Presentation is loading. Please wait.

Presentation is loading. Please wait.

Network Virtualization Nick Feamster, Georgia Tech Lixin Gao, UMass Amherst Jennifer Rexford, Princeton NSF NeTS-FIND PI Meeting.

Similar presentations


Presentation on theme: "Network Virtualization Nick Feamster, Georgia Tech Lixin Gao, UMass Amherst Jennifer Rexford, Princeton NSF NeTS-FIND PI Meeting."— Presentation transcript:

1 Network Virtualization Nick Feamster, Georgia Tech Lixin Gao, UMass Amherst Jennifer Rexford, Princeton NSF NeTS-FIND PI Meeting

2 2 Overview: Three Proposals Concurrent Architectures are Better than One –Applications of network virtualization –This talk (Overview): Potential benefits of virtualization, opportunities and challenges Diversified Internet Architecture –Metanetworks, substrate, and applications –Two talks: Technical support for virtualization and substrate Future Optical Internet Architectures –On-the fly creation of point-to-point links –Last talk

3 3 Characteristics Virtualization –Multiple logical routers on a single platform –Resource isolation in CPU, memory, bandwidth, forwarding tables, … Programmability –General-purpose CPUs for the control plane –Network processors and FPGAs for data plane –Third-party software for routing and forwarding Separate the infrastructure from the routing architectures that run on top of it

4 4 Research: Network Embedding Given: virtual network and physical network –Topology, constraints, etc. Problem: find the appropriate mapping onto available physical resources (nodes and edges) Many possible formulations –Specific nodes mapping to certain physical nodes –Generic requirements: three diverse paths from SF to LA with 100 MBps throughput –Traffic awareness, dynamic remapping, etc. –On-the-fly creation of links in the substrate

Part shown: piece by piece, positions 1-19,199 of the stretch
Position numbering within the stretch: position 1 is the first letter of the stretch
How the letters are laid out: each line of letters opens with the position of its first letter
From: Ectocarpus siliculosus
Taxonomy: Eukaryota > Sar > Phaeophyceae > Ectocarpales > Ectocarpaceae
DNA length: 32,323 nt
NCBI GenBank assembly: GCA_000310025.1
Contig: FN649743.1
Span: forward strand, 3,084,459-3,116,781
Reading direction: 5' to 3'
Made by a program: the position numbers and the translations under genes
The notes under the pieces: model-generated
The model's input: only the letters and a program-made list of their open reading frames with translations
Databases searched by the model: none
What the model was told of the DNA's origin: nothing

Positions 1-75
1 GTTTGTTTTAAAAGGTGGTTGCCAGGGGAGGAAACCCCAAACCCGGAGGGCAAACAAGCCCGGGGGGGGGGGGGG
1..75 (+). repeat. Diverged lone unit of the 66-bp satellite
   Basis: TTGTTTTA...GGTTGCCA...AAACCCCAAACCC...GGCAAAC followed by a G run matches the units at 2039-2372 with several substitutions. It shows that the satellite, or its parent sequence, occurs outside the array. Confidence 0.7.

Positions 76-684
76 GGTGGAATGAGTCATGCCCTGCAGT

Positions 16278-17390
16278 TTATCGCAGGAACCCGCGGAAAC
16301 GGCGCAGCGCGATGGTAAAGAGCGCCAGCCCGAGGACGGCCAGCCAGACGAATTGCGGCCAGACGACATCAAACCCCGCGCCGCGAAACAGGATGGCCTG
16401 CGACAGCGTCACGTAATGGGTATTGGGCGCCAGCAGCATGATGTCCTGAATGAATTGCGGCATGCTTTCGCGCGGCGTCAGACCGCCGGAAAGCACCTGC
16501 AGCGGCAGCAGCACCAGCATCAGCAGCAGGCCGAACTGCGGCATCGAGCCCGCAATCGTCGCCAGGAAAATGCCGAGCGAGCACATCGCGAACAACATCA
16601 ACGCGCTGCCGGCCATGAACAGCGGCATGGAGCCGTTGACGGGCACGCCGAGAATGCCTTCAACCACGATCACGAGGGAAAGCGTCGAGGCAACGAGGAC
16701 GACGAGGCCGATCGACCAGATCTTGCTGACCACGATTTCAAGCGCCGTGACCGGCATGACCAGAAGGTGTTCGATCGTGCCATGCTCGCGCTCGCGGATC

5 5 Research: Substrate Design Problem: Brokering of physical infrastructure –Discovery: Discovering physical infrastructure Autodiscovery of components and topology Decision elements that configure components –Provisioning: Creating virtual networks Requests to decision elements (initially out of band), which name virtual network components Turner et al., Substrate Control Metanet –Creation: Instantiating virtual networks

6 6 Proposal: Concurrent Architectures are Better than One (Cabo) Infrastructure: physical infrastructure needed to build networks Service: slices of physical infrastructure from one or more providers The same entity may sometimes play these two roles.

7 7 End-to-End Services Multi-provider VPNs Paths with end-to-end performance guarantees TodayCabo Competing ISPs with different goals must coordinate Single service provider controls end-to-end path

8 8 End-to-End Services Online BankingWeb Surfing RoutingSecure routing protocol (e.g., S-BGP) Lowest common denominator AddressingSelf-certifying addresses (optimized for persistence) Dynamic addresses (optimized for convenience) More Security More Complete Reachability Today: Deployment logjam –Deployment requires consensus and coordination Instead: Adopt pluralist approach –Determined service provider leases infrastructure and deploys technology end-to-end Example